By Niesha Lofing McClatchy Newspapers
My daughter fell in love with royalty. It happened at Disneyland last month, as we strolled past a storefront full of finery for princesses.
“Mama, it’s Cinderella!” Elle exclaimed.
So imagine her delight when we came upon a character meet-and-greet that included Cinderella in all of her blue-gowned glory. My 23-month-old grinned and giggled as Cinderella hugged her.
Elle was enchanted.
She has slept with a Cinderella doll every night since. She often asks to wear her Disney princess nightgown, and says “I a princess” if she and her brother are playing make-believe.
If I dare sit at the computer in our living room, she asks me to print a Cinderella coloring page.
Part of me wants to indulge this innocent adoration but could doing so lead to an unhappily ever after?
Kristen Lagattuta, a psychology professor who specializes in child development at University of California, Davis, says the concern is common among mothers, but there’s no need to worry.
A fascination with princesses is typical in children ages 2 to 4, although children as old as 7 may remain interested, she said.
“Part of it is related to gender identity,” Lagattuta said. “Children that age have very stereotypical views of what a man is and what a woman is, and they are trying to establish that and let everyone know that they are either a boy or a girl.”
Furthering the fascination is the sparkly, fun princess merchandise — something that young girls find appealing — that’s marketed to girls.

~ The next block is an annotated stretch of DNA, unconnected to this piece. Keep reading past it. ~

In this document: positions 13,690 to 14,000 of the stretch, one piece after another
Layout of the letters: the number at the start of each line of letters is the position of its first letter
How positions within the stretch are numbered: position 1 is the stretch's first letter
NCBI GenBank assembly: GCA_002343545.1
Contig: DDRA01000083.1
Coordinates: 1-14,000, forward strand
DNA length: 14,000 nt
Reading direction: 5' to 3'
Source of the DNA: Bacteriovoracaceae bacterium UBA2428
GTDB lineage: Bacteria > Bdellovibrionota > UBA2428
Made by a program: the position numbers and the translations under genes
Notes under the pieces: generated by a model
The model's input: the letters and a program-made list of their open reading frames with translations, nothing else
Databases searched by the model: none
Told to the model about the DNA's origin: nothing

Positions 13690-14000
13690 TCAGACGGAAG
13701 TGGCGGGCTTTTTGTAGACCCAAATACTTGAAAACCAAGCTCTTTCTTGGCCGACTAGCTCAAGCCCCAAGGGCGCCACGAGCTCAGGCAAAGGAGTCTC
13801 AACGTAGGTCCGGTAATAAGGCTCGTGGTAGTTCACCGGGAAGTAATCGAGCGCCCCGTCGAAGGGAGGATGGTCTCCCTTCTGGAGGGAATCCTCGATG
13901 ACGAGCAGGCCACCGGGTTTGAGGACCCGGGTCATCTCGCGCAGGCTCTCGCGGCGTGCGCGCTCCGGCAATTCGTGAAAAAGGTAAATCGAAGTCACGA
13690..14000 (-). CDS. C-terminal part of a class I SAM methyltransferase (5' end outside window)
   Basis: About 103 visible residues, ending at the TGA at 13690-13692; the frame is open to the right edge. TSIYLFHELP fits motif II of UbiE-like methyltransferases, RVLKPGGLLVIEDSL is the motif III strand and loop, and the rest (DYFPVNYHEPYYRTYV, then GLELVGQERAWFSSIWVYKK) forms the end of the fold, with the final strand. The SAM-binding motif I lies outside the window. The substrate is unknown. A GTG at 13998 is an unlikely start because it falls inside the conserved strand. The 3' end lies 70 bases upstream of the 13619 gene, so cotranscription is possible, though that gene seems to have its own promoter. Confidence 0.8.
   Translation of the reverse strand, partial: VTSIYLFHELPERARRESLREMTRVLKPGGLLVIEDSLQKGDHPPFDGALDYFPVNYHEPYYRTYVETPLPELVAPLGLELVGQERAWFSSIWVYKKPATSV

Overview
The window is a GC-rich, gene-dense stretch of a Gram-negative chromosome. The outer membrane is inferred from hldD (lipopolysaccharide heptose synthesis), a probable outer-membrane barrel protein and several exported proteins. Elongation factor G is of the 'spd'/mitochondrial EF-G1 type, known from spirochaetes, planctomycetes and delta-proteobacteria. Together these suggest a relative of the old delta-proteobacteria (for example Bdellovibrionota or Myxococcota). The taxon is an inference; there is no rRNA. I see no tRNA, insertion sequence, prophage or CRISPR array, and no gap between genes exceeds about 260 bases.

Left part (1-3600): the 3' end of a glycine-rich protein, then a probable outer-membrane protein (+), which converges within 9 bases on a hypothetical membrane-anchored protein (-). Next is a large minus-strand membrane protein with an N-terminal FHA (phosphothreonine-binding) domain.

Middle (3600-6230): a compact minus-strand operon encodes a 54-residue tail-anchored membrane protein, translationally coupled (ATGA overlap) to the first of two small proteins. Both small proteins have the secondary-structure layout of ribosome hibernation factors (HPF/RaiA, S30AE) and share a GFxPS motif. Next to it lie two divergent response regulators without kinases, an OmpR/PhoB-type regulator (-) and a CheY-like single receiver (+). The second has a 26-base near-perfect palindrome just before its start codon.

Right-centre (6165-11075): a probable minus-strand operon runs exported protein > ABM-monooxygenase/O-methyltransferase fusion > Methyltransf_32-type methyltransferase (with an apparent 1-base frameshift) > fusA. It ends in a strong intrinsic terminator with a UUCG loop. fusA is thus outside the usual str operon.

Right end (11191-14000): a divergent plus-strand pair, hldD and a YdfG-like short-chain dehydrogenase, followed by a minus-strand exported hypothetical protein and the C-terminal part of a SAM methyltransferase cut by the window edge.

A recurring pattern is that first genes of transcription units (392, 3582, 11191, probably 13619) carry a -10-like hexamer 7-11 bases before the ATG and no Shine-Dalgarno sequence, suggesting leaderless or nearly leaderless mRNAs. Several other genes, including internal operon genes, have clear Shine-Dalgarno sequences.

The Disney Princess franchise hauls in a good chunk of change for the company — $4 billion in global retail sales in fiscal 2007, according to Disney Consumer Products’ Web site.
Looks like I’m not the only parent indulging a daughter’s fantasy.
Yet letting a little girl enjoy fairy tales and pretend to be Belle or Snow White won’t warp her sense of reality, Lagattuta said.
“It doesn’t mean that they are limiting themselves for the rest of their life and going to expect to be rescued,” she said.
Parents may have cause for concern, however, if an older child (about 8 to 10 years old) refuses to wear clothes other than princess costumes, neglects friends or other activities in favor of make-believe, or focuses on appearance and status as markers of value.
“By and large, that doesn’t happen very often,” Lagattuta said, adding that most children outgrow the princess phase on their own.
In the meantime, I’m going to work on encouraging Elle toward princesses with other, well, redeeming qualities.
There’s nothing wrong with Cinderella — she’s kind and helps others. It’s the servant aspect and getting dumped on that is bothersome.
Disney’s latest princess, Tiana of “The Princess and the Frog,” is one of the most admirable. The heroine works two jobs to open her own restaurant — a fulfillment of her late father’s dream — and knows that hard work, not wishes or magic, will help her succeed.
I also plan on lots of home science projects, encouraging sports and having her father teach her how to water ski in a few years.
If she wants to put princess stickers on her skis, so be it.
McClatchy-Tribune Information Services